Labour 55% --> Ed is PM
    Dunno, Labour 45%, UKIP 25% could be very good for Ed over the course of the evening.

    Labour 50%, UKIP 5% may not be...
    No single seat is a reliable indicator of anything but itself.

    IIRC those North East seats had swings last time which, taken at face value, would have forecast a substantial Con majority.

    You need about 30 results to accurately forecast the overall outcome, and not even then, if it's going to be close, either in seat parity or near the majority threshold...
  • FlightpathFlightpath Posts: 4,012
    isam said:

    Grandiose said:

    isam said:

    Scott_P said:

    @pppolitics: South Thanet odds over recent weeks say Farage is less and less likely to win a seat. Now 2/5 to be leader at yr end http://t.co/PJptbRFUJi

    Jermain Defoe to score first was 7.2 on Betfair at 3pm, 8.8 at 3.50pm and scored the first goal at 4.44pm
    On another note, do you think Farage would survive failing to gain a seat (given Carswell, at the very least, will hang on)?
    He has said he will stand down if he doesn't win in Thanet South, so I don't think its a case of surviving, he'd jack it in I suppose.

    The PP tweet is just another way of saying he has a 70%ish chance of winning.. it was 5/6 (54%ish) about 2 months ago and odds against last year..

    I took 7/4

    Bookie relentlessly tweeting for publicity/lemmngs doing their work for them by putting it on here
    Thats the point of tweeting.
  • NickPalmerNickPalmer Posts: 14,572
    stodge said:

    Afternoon all :)

    As a member of the LD electorate, the first question is or would be Vince's role ? Sir Malcolm Bruce is the Deputy Leader but isn't contesting the Gordon seat so if Nick Clegg loses in Hallam, I have to be honest I'm not sure what would happen in terms of leadership.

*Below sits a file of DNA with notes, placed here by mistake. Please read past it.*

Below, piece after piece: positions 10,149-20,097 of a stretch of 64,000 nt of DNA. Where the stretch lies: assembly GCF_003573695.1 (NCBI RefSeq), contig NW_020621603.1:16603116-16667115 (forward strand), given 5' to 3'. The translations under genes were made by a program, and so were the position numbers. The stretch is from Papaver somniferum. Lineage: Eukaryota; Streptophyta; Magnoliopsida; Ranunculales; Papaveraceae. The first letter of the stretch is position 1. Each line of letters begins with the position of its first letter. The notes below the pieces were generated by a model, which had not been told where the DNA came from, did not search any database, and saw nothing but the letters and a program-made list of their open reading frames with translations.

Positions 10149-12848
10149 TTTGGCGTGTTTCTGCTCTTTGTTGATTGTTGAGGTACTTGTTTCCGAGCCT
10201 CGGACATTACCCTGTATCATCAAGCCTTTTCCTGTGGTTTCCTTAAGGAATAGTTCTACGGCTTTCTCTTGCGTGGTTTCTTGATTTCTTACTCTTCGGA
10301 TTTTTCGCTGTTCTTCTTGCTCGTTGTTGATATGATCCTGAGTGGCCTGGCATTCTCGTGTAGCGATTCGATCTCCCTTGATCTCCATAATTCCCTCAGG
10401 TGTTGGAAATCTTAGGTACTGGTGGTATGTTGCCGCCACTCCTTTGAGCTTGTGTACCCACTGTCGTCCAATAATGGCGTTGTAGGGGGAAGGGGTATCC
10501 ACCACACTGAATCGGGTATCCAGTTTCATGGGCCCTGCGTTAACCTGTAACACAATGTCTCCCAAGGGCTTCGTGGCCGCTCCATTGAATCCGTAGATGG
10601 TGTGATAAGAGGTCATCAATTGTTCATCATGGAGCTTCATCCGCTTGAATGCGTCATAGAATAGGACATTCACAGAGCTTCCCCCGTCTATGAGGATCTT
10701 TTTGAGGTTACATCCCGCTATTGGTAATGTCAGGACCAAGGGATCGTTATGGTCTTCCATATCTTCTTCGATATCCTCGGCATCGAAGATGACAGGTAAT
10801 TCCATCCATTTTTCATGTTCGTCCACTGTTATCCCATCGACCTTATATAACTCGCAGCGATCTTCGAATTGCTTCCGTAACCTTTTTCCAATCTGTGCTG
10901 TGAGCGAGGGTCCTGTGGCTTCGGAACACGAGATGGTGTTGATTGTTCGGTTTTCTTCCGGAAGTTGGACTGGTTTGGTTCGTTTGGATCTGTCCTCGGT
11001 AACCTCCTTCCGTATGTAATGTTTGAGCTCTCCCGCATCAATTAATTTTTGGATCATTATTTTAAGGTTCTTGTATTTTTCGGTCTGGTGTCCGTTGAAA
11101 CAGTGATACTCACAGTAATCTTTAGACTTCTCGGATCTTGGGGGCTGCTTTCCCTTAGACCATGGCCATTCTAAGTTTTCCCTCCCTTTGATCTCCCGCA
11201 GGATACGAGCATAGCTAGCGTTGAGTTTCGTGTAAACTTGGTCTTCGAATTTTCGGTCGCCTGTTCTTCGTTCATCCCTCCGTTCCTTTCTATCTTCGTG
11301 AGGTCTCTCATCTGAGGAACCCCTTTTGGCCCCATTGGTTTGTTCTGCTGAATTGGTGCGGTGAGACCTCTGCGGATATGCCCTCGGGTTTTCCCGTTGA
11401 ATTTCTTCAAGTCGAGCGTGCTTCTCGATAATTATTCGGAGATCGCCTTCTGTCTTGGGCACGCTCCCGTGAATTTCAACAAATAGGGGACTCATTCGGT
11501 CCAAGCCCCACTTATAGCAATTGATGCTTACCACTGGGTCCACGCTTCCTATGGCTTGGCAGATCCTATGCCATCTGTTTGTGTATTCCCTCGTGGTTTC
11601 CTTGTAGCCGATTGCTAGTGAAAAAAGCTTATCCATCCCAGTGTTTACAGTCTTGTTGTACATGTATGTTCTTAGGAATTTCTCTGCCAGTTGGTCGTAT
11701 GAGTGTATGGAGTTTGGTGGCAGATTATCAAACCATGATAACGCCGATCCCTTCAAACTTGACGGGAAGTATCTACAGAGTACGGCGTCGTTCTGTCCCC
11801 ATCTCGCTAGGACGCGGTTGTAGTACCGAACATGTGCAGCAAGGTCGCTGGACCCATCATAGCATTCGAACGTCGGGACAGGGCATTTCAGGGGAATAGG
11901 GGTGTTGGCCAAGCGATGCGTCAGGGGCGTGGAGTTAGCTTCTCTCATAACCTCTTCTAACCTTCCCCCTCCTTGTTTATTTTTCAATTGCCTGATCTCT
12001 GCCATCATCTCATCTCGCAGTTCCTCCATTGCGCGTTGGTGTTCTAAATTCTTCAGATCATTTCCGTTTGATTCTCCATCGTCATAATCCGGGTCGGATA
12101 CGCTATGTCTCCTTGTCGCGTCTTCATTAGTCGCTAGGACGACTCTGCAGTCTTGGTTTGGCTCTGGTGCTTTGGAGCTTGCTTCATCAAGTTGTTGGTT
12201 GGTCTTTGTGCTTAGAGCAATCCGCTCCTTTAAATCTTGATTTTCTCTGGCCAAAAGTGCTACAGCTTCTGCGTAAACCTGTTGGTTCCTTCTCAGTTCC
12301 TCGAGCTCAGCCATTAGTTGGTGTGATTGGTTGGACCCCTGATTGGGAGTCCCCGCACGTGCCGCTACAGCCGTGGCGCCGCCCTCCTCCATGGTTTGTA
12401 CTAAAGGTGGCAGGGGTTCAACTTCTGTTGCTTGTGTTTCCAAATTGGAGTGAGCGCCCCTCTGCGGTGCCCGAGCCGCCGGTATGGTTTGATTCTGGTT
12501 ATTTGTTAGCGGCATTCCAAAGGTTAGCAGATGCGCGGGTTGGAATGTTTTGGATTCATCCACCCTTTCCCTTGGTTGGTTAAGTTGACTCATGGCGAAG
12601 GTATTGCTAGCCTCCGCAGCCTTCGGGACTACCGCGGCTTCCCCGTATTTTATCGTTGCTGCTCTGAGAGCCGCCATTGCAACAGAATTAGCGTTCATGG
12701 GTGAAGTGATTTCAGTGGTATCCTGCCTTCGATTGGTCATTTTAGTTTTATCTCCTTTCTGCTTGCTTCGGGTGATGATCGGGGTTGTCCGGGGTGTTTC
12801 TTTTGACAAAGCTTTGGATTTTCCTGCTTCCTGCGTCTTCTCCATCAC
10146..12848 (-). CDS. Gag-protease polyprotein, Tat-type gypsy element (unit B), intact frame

I imagine the Federal Executive and the Party President would move quickly with the Parliamentary Party to choose an acting leader before a proper contest is arranged. This might be where Vince fits in if he holds on in Twickenham.

    None of this would prevent the Party forming a negotiating team (if required) and being part of the negotiations around the formation of a new Government (if required). Constitutionally, I believe any formal arrangement needs the approval of a Special Party Conference.

    Hmm. Formally, I'm sure you know of what you speak. But could a party without either a leader or a deputy leader credibly discuss what would no doubt be a controversial choice of governing partners? Realistically, aren't they going to say "We won't bring down whatever government forms for now, hope that's helpful, call us again in 3 months"?

    As it's becoming a names thread, Palmers have a curious history. The original word was Psalmer, and it was a profession that stemmed from the irritating habit of the Church of Rome requiring rich landowners to make an annual pilgrimage there. As is always their wont, the wealthy chaps found a way round it - they won agreement that they could send someone to pray on their behaslf. A psalmer would toddle over to Rome for Baron X, intone some powerful psalms in the Baron's name, and come home for a decent wage.

    I've always thought that didn't sound a bad job, really.
  • SaltireSaltire Posts: 525
    saddened said:
    Thank you for the link and have bookmarked for reference.
    Interesting to see that 3 of the 4 Fife seats in Scotland are likely to declare fairly early at 2:00am. Fife as region voted almost exactly the same as the rest of Scotland in the Indyref. One of the seats is currently held by the Libdems with the SNP on just 14% and in 4th place last time, the other 2 seats are places where the SNP have been challenging Labour in Holyrood and local council elections but miles behind upto now for Westminster elections. The 3 of them combined should give a very good idea as to what is going to happen in the rest of Scotland
  • OmniumOmnium Posts: 4,160
    Lab to UKIP swing
    weejonnie said: